From January through March, the project has trained over 150 advocates, provided advice and/or counsel to over 1,000 recently arrived migrants, and filed over 350 pro se applications, according to NYLAG. Through this initiative, the groups are able to reach a larger number of individuals than they would have been able to serve individually, Cutler said. 

Wang called this kind of assistance “crucial,” but noted that it is part of a “stop gap” group of initiatives in the city and state’s emergency response for asylum seekers, and falls short of full representation. “The providers are doing the work, they’re meeting the needs where they can and trying to grow that capacity but there’s more of an investment needed,” Wang said. “Realistically we know that at this very moment there’s simply not the number of lawyers and representatives available to represent everyone.”

Groups like Vera and NYLAG have been for years urging the New York state legislature to pass the Access to Representation Act, which would secure the right to legal counsel for anyone going through proceedings in New York state immigration courts. But some advocates are concerned that even that may not be enough. “We do need universal representation legislation, but I’m afraid even then, there are just not enough attorneys for the amount of people that are out there,” said Mattos, from UnLocal.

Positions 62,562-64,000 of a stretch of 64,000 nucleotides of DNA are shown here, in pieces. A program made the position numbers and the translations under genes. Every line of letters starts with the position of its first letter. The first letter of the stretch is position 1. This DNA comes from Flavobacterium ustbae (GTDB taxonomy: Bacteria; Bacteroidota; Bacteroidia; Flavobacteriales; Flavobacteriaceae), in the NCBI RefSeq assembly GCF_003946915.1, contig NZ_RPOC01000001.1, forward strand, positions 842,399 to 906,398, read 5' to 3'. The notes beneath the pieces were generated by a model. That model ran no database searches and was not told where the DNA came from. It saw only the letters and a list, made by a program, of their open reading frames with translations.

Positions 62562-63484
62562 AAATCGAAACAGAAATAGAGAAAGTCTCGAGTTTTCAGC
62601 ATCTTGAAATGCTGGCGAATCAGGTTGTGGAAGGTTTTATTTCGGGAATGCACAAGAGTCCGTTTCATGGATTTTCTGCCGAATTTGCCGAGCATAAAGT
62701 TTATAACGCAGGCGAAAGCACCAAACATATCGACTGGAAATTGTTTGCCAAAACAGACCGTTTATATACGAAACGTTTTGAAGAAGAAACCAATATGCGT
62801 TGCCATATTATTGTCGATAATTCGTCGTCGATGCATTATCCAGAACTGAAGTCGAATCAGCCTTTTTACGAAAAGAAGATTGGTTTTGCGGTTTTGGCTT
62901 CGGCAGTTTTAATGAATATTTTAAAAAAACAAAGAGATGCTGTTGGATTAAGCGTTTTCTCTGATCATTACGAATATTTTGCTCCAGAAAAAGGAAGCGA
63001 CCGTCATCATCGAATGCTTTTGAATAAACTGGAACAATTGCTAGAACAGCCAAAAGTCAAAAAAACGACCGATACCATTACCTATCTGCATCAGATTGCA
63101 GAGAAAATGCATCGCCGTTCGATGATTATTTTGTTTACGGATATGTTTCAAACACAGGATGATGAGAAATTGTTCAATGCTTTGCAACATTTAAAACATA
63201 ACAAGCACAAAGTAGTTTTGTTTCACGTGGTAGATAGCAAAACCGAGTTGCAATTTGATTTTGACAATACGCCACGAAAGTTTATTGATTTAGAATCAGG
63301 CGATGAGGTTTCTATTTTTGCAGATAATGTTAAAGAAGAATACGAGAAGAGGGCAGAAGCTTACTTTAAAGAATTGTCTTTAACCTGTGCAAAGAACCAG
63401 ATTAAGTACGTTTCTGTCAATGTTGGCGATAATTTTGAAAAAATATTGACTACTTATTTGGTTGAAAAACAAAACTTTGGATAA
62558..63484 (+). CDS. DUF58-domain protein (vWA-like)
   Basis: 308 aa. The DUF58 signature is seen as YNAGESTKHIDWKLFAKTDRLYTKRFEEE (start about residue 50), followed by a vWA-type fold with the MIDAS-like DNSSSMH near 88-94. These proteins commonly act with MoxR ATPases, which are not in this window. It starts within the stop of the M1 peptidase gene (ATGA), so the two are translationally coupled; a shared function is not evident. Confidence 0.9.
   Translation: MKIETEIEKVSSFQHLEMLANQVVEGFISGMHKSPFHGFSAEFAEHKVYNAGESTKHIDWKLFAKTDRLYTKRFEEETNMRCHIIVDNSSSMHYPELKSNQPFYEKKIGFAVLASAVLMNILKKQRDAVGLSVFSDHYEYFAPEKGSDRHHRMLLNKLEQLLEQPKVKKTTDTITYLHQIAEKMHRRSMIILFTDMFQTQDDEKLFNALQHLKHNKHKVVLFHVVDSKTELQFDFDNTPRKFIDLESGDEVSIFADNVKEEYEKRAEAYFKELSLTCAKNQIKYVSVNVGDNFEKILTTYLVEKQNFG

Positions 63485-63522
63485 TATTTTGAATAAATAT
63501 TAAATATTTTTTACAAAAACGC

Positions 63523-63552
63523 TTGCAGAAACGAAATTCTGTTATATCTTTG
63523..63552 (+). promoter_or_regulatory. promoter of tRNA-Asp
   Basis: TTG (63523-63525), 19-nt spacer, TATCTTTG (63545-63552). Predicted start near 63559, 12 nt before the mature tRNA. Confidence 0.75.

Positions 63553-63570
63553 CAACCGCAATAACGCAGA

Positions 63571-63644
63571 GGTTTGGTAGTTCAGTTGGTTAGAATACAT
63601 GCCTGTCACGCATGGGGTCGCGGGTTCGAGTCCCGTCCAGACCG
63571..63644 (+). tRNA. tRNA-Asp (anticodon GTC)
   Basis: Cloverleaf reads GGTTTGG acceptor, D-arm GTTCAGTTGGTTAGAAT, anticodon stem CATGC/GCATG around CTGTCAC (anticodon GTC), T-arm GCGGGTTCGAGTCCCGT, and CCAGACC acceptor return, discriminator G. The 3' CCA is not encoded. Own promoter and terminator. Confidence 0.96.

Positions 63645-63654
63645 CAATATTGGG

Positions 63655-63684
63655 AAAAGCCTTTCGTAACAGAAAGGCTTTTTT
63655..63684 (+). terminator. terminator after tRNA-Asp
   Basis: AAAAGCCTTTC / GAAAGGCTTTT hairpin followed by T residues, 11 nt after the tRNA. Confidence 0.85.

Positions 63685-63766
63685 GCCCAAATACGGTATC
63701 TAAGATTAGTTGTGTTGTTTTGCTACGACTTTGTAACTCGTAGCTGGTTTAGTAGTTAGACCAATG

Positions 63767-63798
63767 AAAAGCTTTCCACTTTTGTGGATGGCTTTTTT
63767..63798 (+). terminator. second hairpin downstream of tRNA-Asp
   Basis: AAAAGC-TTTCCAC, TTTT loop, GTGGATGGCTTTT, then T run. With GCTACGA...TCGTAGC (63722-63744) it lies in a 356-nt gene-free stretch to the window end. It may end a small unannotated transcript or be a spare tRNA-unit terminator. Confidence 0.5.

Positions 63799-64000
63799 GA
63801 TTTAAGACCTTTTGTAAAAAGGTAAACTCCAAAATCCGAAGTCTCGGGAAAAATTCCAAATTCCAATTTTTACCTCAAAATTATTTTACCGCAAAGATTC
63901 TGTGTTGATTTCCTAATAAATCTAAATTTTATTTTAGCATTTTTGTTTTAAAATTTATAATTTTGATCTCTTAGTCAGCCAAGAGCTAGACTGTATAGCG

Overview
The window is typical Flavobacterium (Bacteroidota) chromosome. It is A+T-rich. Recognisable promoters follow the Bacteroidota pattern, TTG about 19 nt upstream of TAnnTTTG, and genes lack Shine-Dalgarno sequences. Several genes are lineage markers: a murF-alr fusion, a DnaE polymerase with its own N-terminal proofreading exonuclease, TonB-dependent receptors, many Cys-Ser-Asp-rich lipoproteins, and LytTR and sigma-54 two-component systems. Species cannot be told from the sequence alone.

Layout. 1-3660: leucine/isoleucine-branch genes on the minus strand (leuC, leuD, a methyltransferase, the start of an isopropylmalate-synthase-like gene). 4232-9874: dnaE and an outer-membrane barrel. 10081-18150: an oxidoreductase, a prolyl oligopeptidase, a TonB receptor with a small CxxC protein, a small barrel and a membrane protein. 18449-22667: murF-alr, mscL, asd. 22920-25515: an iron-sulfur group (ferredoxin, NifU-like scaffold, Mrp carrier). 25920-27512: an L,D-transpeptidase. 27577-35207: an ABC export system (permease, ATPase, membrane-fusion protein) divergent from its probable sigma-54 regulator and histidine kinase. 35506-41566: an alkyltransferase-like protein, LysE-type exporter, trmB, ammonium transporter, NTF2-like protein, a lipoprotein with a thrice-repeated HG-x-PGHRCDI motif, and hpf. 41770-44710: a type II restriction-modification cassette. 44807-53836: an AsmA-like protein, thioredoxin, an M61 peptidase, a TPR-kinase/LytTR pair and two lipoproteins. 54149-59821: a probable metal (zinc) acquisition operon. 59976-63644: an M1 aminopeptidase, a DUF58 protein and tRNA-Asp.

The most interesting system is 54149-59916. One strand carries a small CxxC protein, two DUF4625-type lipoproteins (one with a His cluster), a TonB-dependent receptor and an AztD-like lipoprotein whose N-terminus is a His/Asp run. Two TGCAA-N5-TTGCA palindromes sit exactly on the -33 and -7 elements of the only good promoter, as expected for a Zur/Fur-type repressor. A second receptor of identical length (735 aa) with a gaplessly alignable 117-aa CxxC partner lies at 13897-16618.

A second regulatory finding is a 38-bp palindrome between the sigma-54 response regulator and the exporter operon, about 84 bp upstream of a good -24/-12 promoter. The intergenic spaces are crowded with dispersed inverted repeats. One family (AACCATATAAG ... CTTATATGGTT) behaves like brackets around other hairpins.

On a recent Wednesday morning on the 12th floor of immigration court at 26 Federal Plaza, the large majority of individuals who had scheduled hearings did not have an attorney listed for them on the docket posted in the hallway. Families rushed in and out of the elevators, looking to make it to the first hearings of the day, which began at 8:30 a.m. For many, it was likely the first time that they would stand in front of an immigration judge — and without an attorney.

Angelica Ben, a 23-year-old migrant from Guatemala was one of those who would face an immigration judge without a lawyer that morning. She had been in New York for about eight months, and had received a Notice to Appear in immigration court for May 8. 

Ben said she had been directed to various lines around the building and she wasn’t sure where to even enter to get to the court. It was already approaching 9:30 a.m., and her hearing was supposed to begin at 8:30 a.m. “I showed them the papers, they [security] tell me to go here, to go there,” she said as she stood outside the building. 

Ben also hasn’t been able to find a lawyer yet for her case, and hasn’t been connected to any legal clinics or services, Ben said. After her hearing, Ben said she received a list of pro-bono legal service providers to call, so she would see if any had space for her. “I don’t know what to do,” she said. “I’m really lost.”